One analyst calls it a ``radioactive'' issue for state lawmakers across the country. He's talking about pay raises for legislators.
It's certainly no different in North Carolina, where House and Senate members haven't received a salary increase since 1995 and legislators sound afraid their votes on a pay raise bill could wind up as campaign fodder for their opponents.
Rank-and-file lawmakers make about 14-thousand dollars a year, not including expenses and meal and housing money. The speaker and Senate leader make about 38-thousand dollars.
Several legislators have quit the General Assembly this decade, saying they couldn't work what felt like a full-time job on a part-time salary.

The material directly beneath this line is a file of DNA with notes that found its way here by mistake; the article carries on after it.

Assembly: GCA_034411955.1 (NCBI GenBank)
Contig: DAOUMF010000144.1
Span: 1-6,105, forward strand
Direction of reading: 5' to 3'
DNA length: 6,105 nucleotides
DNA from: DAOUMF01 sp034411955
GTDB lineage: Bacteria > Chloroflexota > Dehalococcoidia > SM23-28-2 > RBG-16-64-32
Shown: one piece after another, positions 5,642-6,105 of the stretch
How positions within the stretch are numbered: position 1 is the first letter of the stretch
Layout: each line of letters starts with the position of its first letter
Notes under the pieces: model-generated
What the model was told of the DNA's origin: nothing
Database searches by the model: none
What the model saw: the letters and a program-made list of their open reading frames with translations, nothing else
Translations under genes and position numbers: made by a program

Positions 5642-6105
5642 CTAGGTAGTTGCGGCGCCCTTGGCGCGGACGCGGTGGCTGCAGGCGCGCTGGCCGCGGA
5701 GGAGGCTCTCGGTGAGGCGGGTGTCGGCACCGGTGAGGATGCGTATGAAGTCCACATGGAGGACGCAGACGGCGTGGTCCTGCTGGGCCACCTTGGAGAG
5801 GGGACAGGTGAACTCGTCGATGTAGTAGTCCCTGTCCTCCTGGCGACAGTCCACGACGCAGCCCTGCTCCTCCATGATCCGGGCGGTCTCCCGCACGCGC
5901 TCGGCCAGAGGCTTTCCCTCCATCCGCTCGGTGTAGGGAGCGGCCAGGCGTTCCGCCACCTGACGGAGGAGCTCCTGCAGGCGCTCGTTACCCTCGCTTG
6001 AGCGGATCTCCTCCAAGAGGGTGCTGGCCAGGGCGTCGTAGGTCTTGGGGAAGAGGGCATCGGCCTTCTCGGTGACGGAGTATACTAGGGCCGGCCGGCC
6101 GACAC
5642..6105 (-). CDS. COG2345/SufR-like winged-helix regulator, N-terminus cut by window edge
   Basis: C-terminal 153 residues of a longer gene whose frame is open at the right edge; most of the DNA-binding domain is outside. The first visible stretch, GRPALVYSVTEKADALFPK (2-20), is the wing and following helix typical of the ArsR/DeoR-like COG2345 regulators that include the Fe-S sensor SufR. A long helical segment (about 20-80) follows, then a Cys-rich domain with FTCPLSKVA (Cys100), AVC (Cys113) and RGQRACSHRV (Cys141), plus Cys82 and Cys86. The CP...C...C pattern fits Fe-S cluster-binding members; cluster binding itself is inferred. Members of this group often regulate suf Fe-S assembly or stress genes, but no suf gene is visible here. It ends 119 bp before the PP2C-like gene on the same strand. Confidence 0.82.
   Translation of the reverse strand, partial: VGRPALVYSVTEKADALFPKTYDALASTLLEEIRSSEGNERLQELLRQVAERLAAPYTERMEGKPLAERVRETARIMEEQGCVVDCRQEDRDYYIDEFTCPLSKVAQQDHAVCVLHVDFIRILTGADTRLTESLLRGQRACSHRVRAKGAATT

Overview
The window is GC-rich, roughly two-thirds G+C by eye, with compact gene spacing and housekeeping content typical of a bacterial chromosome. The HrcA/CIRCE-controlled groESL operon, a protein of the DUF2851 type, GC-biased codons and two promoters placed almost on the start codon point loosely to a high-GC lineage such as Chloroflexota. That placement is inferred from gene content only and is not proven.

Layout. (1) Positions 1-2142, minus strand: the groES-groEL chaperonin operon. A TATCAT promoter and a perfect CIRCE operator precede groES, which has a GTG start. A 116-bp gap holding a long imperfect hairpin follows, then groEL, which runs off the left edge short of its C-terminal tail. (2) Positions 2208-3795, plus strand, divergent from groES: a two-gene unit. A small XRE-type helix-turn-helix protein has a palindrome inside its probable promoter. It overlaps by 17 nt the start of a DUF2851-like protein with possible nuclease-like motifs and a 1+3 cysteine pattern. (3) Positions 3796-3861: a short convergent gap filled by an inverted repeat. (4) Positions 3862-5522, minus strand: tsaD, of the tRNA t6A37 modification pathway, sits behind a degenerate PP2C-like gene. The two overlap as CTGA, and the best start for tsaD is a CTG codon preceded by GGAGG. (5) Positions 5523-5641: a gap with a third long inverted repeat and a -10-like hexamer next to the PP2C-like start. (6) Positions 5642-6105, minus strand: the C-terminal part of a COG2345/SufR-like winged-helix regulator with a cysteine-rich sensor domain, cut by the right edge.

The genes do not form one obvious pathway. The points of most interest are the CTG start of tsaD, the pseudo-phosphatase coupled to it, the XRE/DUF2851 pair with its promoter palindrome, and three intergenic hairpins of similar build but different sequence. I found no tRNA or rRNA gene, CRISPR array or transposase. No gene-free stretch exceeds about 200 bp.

A bill that cleared a House committee last week would raise salaries for most lawmakers to about 20-thousand-700 dollars in 2009, but its prospects are dim.
Speaker Joe Hackney says he's opposed to a pay raise but believes there's got to be a better way to evaluate salaries than up or down votes.
Viewers with disabilities can get assistance accessing this station's FCC Public Inspection File by contacting the station with the information listed below. Questions or concerns relating to the accessibility of the FCC's online public file system should be directed to the FCC at 888-225-5322, 888-835-5322 (TTY), or firstname.lastname@example.org.